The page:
5 If you need advice on any aspect of the Right to Buy scheme, contact your landlord (the organisation you pay rent to or have a tenancy agreement with for example, your council or housing association) first. If you are approached by a person or company offering to help you buy your home, check out what s in it for them and talk to your landlord before signing up to any deal. Sometimes, tenants are asked to pay a lot of money for things that landlords will do for nothing for example, Right to Buy application forms are available free from landlords or can be downloaded from https://www.gov.uk/right-to-buy-buying-your-councilhome/applying. Some companies offer tenants money up front in a deal under which the company ends up owning the property this is known as a deferred resale agreement. This is good for the company, which can charge a higher rent than your landlord could when it let the property. But it is not always good for tenants, because the money they get may not be enough to buy another home. Some tenants have found themselves homeless after agreeing to such deals. Also, if you enter into a deferred resale agreement, you may have to repay your Right to Buy discount. Before borrowing money to buy your home, take time to consider all the costs involved and the choices available. You should get independent financial advice to help you decide whether buying your home is the best option for you. The Money Advice Service is a free, impartial service, set up by the government, to help people make informed choices about managing their money. You can get useful information from their website, or you can telephone them on Compare the loan deals on offer before making up your mind. Get independent information by reading publications such as What Mortgage? or Your Mortgage, or talk to an independent financial adviser. Useful information is also available from the Council of Mortgage Lenders: telephone Before agreeing to any offer or deal through a financial adviser, ask the adviser who they work for, whether they sell mortgages or other financial services, and whether he or she gets a commission for selling you a particular product. Make absolutely sure that you understand what any deal means for you before signing. In particular: Do you fully understand the terms and conditions? What is the interest rate? And what happens to your mortgage payments when the interest rate changes for example, does your payment change when your mortgage interest deal runs out? What happens if you miss any repayments? What would it cost to repay the loan early and does the deal let you do that? What are the fees for setting up your mortgage or loan, e.g. arrangement and valuation fees? What happens if you sell your home? 5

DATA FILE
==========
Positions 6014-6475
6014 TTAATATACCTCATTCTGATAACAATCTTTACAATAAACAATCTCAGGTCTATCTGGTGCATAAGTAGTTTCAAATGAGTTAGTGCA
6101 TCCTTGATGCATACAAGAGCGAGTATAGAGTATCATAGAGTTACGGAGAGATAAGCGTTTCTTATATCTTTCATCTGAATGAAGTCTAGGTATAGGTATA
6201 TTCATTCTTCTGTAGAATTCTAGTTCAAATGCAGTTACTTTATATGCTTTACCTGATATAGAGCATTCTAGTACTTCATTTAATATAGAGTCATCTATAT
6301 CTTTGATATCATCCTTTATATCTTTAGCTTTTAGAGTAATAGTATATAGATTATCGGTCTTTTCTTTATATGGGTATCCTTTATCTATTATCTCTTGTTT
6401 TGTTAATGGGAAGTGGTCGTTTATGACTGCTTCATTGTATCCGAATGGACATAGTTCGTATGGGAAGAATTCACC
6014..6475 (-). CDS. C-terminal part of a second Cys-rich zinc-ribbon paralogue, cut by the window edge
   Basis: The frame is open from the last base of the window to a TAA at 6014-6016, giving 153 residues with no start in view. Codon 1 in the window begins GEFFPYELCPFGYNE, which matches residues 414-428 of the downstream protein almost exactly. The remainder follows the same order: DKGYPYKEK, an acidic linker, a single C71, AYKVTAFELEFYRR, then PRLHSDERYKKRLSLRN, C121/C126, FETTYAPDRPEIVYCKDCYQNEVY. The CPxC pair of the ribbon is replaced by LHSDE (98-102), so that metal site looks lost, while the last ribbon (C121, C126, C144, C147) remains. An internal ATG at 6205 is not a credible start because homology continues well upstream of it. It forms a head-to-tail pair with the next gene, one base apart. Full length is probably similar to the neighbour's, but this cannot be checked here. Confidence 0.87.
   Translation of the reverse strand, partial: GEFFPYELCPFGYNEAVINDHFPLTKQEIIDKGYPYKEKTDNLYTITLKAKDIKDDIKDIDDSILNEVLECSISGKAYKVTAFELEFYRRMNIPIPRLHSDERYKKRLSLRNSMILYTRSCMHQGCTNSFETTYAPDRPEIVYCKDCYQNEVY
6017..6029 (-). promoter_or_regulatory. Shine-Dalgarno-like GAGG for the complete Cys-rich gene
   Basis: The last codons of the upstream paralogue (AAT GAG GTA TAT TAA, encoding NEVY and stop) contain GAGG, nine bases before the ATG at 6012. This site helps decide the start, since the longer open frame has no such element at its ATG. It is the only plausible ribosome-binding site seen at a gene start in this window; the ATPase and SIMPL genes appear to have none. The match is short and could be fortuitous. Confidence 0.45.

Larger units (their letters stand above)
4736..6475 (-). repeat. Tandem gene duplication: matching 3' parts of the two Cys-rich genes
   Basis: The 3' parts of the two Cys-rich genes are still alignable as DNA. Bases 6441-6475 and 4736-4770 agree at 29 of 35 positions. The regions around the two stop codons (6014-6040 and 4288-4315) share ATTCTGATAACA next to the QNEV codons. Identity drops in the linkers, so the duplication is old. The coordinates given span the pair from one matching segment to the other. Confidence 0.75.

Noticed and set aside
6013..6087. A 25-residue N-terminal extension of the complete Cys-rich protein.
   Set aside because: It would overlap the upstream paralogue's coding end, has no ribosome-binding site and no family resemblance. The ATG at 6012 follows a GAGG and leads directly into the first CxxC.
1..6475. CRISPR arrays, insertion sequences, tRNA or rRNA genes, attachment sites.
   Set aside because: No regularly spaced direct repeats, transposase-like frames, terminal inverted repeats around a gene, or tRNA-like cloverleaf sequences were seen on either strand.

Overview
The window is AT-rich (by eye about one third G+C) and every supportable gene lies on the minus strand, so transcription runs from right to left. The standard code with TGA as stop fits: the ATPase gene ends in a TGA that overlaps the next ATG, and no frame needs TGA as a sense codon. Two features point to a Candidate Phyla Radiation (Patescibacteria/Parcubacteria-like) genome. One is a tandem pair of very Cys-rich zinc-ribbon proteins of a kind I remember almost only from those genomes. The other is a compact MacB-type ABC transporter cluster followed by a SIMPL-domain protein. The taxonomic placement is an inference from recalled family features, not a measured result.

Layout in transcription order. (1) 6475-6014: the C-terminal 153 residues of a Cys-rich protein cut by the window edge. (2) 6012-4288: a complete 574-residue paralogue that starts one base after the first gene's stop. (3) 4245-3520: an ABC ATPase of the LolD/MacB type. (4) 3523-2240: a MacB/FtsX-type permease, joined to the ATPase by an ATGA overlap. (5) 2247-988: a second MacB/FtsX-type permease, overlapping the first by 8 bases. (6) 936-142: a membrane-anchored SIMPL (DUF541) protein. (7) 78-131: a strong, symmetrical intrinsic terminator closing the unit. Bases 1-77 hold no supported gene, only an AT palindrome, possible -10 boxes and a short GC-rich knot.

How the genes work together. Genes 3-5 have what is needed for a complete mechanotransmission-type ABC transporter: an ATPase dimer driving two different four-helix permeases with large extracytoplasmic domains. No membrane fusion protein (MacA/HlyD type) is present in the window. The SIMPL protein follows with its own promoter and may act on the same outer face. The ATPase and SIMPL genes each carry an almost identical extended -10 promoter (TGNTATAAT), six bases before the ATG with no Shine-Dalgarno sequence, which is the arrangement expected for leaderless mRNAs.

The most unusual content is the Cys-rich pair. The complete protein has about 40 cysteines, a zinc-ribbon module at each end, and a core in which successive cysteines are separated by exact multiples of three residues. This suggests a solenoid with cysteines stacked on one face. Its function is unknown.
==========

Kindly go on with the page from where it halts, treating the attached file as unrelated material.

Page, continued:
6 Resist any pressure to agree on the spot. Go away and think before signing anything. Can you afford the loan, and the other costs of buying and looking after your home? What would happen if you lost your job, or fell ill? If you are buying a flat or leasehold house, consider the service charges you will have to pay as a leaseholder (these are explained on page 12), which could be substantial. It is worth checking if your local mortgage lenders will give mortgages on the type of house or flat you are buying. Some lenders don t like giving mortgages on (for example) flats in high-rise blocks or in blocks of non-traditional construction, or properties on large or rundown estates. Even if you don t need a mortgage yourself, you might find it difficult to move on later if people wanting to buy your home cannot get a mortgage. Who has the Right to Buy? You probably have the Right to Buy if you are a secure tenant of a Right to Buy landlord (see page 30). The word landlord is used in this booklet to cover all these different bodies. A secure tenant has the Right to Buy when they have spent at least 5 years as a public sector tenant. A public sector tenant is a tenant whose landlord is either a Right to Buy landlord ; or one of the public bodies listed under Other public bodies (see pages 30-32). You will only be able to purchase under the scheme if your house or flat is your only or principal home and is self-contained. You cannot buy your home if a court makes a possession order which says that you must leave your home. Neither can you buy your home if you are an undischarged bankrupt, have a bankruptcy petition pending against you, or have made an arrangement with creditors (people you owe money to) and you still owe them money. You may be able to exercise the Right to Buy jointly with members of your family who have lived with you for the past 12 months, or with someone who is a joint tenant with you. Any land let together with your home (for example, gardens and garages) will usually be treated as part of your home. There are exceptions to the Right to Buy see pages Preserved Right to Buy If you are an assured tenant of a registered provider, such as a housing association, in normal circumstances you do not have the Right to Buy (although you may have the right to purchase your home under another scheme ask your landlord if you are unsure). However, if you were previously a secure tenant of a local authority and you became an assured tenant because ownership of your home was transferred to a registered provider, you may have what is known as the Preserved Right to Buy. This only applies if you were living in your home when it was transferred. It can also apply if you then move to another property owned by the new landlord. But it does not apply if you move to a property owned by a different landlord. 6